Erudite academics applying philosophical techniques to the nature of trans affect my life, but only if I let them.
Prof. Kelli Oliver protests that she is openly bisexual and has mentored women and students of colour in her male-dominated discipline, in order to eliminate injustice and inequality. I find myself in an educational environment in which outrage, censoring and public shaming has begun to replace critique, disagreement and debate. She is still getting hate mail after defending Rebecca Tuvel, who wrote an article comparing transracialism to transgender. One way we delegitimise Nkechi Amare Diallo is by using her former name, though she has changed it, an act equivalent to deadnaming a trans person.
Mmm. Deadnaming. Prof. Oliver pointed out that Caitlyn Jenner herself refers to “Bruce”: I will refer to the name Bruce when I think it appropriate. Bruce existed for sixty-five years, and Caitlyn is just going on her second birthday. That’s the reality. I feel it behoves me to bear references to Stephen. I have enough ways for people to provoke me, without that. Yet deadnaming distresses many transitioned people: it is a way of denying the reality of transition and gender identity, the person’s gender and right to assert it.
Deadnaming is unfriendly. I can imagine psychologists or philosophers debating these matters in an academic setting, and if Rebecca Tuvel’s journal article had just been in print in University libraries perhaps no-one would have objected to it. However, it was available on-line, and so the least active transactivist and lots of incipient trans folk, as well as people of colour who objected to “Rachel Dolezal”, read it and got angry. As Kelli Oliver says, some who were in a position to ruin Rebecca Tuvel’s career read it and objected.
What you don’t know rarely hurts you. Had it been only available in print in a scholarly journal, trans activists would not have heard of it, and few might have bothered to communicate objection if they had to type a letter and use a stamp- perhaps even dictating rather than writing, in my first job I used a dictaphone to dictate letters for secretaries to type. Now, it is online, and gains notoriety. People read it. We are hurt by it. Transracialism is not accepted by black people, and I don’t like it compared to transgender. Others can make moral or practical distinctions, but finding those is effort.
I stop being able to ignore Rebecca Tuvel. People talk about her. So she affects me, threatening to delegitimise me. I have no safe space. Just as once there was a Gender Recognition Certificate I had to have one, so now Rebecca Tuvel impinges on my consciousness and that of other trans folk I have to read her.
The Guardian had an article saying that teenagers were not having gender surgery. Comments were opened, and people saying prejudiced things about trans people had a field day. Their comments got lots of upvotes. Some suggested that the Transgender Day of Remembrance was a fraud, that there was no evidence murder rates of trans folk were any higher than the general population. A few trans folk answered, and were abused.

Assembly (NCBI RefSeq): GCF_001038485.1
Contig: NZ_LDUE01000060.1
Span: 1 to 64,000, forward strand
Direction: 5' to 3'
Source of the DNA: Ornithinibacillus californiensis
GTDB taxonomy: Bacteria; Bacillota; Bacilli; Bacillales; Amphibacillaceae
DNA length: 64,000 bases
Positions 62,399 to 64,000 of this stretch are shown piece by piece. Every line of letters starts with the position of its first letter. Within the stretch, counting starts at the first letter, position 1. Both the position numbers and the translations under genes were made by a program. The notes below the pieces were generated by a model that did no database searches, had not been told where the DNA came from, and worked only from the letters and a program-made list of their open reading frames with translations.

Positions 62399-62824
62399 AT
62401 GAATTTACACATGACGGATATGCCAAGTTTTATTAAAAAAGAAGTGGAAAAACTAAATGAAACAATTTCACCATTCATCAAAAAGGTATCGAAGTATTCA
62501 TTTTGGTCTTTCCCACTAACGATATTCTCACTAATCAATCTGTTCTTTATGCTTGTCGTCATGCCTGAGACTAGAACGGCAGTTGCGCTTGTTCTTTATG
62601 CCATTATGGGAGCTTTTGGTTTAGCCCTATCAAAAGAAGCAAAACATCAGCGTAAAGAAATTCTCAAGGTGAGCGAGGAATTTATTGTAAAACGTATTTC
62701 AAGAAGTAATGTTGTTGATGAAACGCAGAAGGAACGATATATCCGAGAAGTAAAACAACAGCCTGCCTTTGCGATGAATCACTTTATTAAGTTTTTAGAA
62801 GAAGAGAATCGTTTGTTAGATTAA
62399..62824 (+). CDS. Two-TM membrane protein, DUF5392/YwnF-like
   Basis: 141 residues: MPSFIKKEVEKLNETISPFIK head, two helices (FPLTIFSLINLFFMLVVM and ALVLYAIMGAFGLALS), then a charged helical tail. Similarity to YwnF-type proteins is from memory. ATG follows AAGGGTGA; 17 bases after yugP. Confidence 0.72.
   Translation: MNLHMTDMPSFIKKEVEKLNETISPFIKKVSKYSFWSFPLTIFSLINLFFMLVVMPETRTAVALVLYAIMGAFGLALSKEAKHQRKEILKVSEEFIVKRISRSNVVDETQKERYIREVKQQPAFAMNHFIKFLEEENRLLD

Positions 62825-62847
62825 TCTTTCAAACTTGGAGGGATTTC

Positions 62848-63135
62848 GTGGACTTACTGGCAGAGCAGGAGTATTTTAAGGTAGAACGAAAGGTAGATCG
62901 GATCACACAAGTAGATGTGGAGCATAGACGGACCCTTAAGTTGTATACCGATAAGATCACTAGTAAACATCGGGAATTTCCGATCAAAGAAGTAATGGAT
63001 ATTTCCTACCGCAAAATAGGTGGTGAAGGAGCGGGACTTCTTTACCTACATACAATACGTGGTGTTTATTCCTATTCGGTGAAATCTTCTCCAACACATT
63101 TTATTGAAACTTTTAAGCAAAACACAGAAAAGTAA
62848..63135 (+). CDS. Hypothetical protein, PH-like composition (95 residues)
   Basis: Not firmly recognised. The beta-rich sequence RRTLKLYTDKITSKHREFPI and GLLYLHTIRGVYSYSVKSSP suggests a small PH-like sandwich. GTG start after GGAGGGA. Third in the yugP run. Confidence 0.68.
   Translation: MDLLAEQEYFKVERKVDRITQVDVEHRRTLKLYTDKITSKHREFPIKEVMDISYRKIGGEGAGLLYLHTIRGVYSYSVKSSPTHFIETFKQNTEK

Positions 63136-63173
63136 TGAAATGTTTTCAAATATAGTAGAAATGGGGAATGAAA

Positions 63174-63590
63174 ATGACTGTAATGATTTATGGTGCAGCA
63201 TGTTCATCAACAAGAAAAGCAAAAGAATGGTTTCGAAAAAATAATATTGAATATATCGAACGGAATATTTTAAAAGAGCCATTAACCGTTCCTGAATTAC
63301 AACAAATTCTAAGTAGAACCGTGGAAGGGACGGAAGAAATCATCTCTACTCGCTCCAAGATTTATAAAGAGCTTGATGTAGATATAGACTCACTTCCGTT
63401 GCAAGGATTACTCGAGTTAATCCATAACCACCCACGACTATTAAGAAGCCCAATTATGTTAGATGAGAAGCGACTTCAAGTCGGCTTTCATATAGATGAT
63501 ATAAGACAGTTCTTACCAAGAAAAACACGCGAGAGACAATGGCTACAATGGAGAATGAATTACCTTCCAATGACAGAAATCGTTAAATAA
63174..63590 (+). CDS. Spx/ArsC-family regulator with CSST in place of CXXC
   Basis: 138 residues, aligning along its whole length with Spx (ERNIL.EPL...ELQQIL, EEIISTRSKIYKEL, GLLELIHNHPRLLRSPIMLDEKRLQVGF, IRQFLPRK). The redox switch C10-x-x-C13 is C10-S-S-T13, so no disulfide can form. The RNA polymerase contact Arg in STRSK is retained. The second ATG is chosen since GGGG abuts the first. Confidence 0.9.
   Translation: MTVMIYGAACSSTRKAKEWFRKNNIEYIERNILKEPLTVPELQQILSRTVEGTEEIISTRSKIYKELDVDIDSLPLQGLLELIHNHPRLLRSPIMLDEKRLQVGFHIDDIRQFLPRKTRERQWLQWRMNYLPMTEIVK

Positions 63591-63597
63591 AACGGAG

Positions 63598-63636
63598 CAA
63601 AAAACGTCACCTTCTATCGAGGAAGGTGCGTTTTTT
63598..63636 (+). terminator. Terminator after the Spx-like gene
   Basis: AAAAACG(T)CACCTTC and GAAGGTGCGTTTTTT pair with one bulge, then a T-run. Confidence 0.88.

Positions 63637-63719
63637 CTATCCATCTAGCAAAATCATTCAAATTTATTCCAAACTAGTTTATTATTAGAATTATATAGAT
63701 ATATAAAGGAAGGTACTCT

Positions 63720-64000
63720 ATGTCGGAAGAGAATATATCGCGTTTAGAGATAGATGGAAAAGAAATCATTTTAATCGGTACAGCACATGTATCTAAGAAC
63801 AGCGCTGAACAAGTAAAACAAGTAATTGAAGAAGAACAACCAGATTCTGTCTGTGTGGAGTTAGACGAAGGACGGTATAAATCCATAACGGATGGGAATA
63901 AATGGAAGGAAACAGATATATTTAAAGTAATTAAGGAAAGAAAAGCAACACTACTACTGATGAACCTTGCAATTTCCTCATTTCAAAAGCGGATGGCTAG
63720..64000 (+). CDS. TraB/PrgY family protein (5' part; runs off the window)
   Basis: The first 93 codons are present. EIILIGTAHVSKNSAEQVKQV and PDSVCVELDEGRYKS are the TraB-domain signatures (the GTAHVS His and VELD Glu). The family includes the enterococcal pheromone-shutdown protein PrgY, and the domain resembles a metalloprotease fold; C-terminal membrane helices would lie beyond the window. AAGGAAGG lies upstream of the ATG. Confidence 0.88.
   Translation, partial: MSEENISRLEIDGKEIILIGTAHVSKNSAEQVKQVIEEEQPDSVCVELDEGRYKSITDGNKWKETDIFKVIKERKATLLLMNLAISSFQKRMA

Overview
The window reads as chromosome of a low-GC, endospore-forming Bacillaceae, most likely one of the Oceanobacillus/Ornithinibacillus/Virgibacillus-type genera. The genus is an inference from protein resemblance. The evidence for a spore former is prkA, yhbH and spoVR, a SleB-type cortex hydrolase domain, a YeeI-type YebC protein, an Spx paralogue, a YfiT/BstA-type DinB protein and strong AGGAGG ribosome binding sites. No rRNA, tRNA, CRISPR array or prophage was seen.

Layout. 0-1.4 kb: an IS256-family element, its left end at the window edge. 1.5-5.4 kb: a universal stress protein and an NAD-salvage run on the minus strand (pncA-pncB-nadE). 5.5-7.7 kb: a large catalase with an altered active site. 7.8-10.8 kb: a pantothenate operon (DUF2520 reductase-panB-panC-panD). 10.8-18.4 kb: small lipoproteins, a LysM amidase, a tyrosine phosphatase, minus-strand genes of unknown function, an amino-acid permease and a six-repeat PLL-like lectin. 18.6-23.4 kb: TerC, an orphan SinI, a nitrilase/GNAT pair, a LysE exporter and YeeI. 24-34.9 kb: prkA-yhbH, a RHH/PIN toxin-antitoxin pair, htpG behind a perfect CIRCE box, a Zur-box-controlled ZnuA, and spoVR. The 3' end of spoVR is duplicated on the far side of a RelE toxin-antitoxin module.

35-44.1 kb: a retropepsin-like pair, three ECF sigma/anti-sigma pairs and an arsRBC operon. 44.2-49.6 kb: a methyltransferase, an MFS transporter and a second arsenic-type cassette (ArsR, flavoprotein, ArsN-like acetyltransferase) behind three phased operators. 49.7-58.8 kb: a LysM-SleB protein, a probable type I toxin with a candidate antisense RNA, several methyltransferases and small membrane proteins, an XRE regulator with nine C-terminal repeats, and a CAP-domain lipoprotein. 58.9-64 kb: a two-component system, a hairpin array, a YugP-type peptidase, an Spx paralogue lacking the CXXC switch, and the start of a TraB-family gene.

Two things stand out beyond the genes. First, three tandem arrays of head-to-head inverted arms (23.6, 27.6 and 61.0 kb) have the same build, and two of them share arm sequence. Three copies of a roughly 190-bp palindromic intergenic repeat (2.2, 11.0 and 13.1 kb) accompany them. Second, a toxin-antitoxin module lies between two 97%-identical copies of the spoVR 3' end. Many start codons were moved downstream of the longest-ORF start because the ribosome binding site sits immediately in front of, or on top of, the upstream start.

Any TERF can join a TERF bubble, and learn horrible words like autogynephilia, or about assaults on cis women by trans women, including sexual assaults. Then they can come out and attack us with them. Articles about transracialism, or by Anne Lawrence, are used to attack us. And yet it need only affect me if I let it, if I read the hostile articles and the difficult arguments. People will transition, whatever the climate of hostility. Perhaps no-one I know IRL would read them, but me. I could just cut myself off from all this ferment, simply by switching off my computer, and no-one I know IRL would care. But I am drawn to it, however much it stresses me. Academic freedom has to take account of the casualties.
Possibly it would be better if philosophers and psychologists could debate trans in ivory towers, find a solution and just apply it. Actually, no, we have fought for what we have, it gives us a sense of agency. We are part of this argument. We know what we want. If academics debated, then lawmakers followed their recommendations, the world would be like the prayer of Teilhard de Chardin, archaeologist and mystic:
Ah, you know it yourself, Lord, through having borne the anguish of it as a man: on certain days the world seems a terrifying thing: huge, blind, and brutal. . . . At any moment the vast and horrible thing may break in through the cracks—the thing which we try hard to forget is always there, separated from us by a flimsy partition: fire, pestilence, storms, earthquakes, or the unleashing of dark moral forces—these callously sweep away in one moment what we had laboriously built up and beautified with all our intelligence and all our love.
Since my human dignity, O God, forbids me to close my eyes to this . . . teach me to adore it by seeing you concealed within it.
But then the world is.
Kelly Oliver in NYT.